The U.S. investment in commercial space taxis will soon double.
NASA issued a solicitation on Tuesday for the next phase of its so-called Commercial Crew Program, aimed at finding an alternative -- or several alternatives -- to flying astronauts to the space station aboard Russian Soyuz capsules.
It's not a safety issue, though having only one route to the station is dicey. Since the retirement of the space shuttles last year, Russia has the only transportation system for flying crews to the orbital outpost. (China, the only other country that has flown people in orbit is not a member of the station partnership.)
NASA has invested more than $350 million in a half-dozen companies with the goal of getting a U.S. space transportation system flying in the next five years or so.
For the next phase of the program, the agency is looking for at least two partners to flesh out their designs and integrate their spaceships into a full-fledged transportation system that includes launch, mission operations and landing.
NASA has more than $300 million for the program this year, and expects to be able to spend up to $500 million per partner between this summer, when awards will be announced, and May 2014, when this phase of the program ends.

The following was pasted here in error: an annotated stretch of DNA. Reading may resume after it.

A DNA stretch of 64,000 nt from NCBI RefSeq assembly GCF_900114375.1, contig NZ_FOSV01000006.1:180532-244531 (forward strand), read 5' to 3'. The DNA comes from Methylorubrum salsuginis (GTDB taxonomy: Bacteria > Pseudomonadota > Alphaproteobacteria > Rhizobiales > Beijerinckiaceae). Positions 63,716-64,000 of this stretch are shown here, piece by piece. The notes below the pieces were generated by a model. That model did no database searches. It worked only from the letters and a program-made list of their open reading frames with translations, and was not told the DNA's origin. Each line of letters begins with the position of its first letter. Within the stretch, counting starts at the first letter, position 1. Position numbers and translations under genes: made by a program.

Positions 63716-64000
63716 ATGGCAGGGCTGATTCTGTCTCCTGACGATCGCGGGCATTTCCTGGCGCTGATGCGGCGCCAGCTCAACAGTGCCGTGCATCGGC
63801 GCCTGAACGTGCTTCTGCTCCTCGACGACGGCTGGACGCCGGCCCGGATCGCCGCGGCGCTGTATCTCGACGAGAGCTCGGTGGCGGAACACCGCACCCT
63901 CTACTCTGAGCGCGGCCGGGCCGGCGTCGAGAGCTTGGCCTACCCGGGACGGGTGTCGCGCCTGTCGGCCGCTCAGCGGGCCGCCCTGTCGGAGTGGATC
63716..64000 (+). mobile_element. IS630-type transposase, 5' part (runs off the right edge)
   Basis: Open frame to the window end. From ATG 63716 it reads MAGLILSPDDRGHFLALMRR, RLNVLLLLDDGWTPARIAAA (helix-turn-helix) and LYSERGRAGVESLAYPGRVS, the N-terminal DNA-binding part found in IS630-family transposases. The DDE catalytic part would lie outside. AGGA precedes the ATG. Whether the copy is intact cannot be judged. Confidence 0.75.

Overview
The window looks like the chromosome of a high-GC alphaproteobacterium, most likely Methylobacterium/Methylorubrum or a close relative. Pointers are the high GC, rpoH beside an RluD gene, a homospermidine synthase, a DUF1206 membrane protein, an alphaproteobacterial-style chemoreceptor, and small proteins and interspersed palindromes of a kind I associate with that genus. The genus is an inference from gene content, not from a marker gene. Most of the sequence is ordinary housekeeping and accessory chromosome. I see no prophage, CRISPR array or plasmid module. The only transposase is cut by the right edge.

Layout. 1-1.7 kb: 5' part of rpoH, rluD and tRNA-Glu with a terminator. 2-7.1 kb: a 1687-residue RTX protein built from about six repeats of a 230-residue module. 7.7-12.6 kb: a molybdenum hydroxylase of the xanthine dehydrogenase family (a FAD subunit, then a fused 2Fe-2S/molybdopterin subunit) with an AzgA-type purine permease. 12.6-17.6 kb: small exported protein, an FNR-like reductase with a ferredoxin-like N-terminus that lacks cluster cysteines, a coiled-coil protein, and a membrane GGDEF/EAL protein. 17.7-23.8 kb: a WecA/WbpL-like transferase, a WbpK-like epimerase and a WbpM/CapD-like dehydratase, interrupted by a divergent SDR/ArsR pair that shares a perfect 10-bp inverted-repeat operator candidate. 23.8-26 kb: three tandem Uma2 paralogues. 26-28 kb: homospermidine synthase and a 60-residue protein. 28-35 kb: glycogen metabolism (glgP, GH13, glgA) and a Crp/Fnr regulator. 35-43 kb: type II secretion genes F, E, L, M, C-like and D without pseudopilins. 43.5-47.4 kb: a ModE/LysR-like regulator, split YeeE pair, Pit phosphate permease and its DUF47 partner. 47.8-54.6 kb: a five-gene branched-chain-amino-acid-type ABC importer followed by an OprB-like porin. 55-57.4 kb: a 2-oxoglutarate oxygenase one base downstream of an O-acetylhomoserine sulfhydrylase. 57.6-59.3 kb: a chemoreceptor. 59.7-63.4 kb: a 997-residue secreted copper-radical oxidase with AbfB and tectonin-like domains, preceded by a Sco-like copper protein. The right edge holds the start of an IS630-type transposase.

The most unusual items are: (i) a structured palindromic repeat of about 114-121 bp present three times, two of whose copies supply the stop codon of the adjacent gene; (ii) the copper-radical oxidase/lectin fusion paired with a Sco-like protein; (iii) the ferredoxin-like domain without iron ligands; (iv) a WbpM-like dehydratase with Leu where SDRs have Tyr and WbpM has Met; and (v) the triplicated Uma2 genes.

Companies bidding for the work also are being asked to determine how much they need to get to an orbital test flight, as well as what they’d be able to do with a flat budget of $400 million a year.
Ideally, NASA would like a test flight by the middle of the decade. Goals for the demonstration would be to stay in orbit three days, reach an altitude of at least 230 miles and demonstrate maneuverability in space. Also, the test vehicles should be capable of carrying four people.
Interested bidders have 45 days to respond to NASA’s solicitation, which was issued Tuesday.
Companies currently holding NASA funds for space taxi design work are Boeing, Sierra Nevada Corp., Space Exploration Technologies (SpaceX) and Blue Origin, which is owned by Amazon.com founder Jeff Bezos.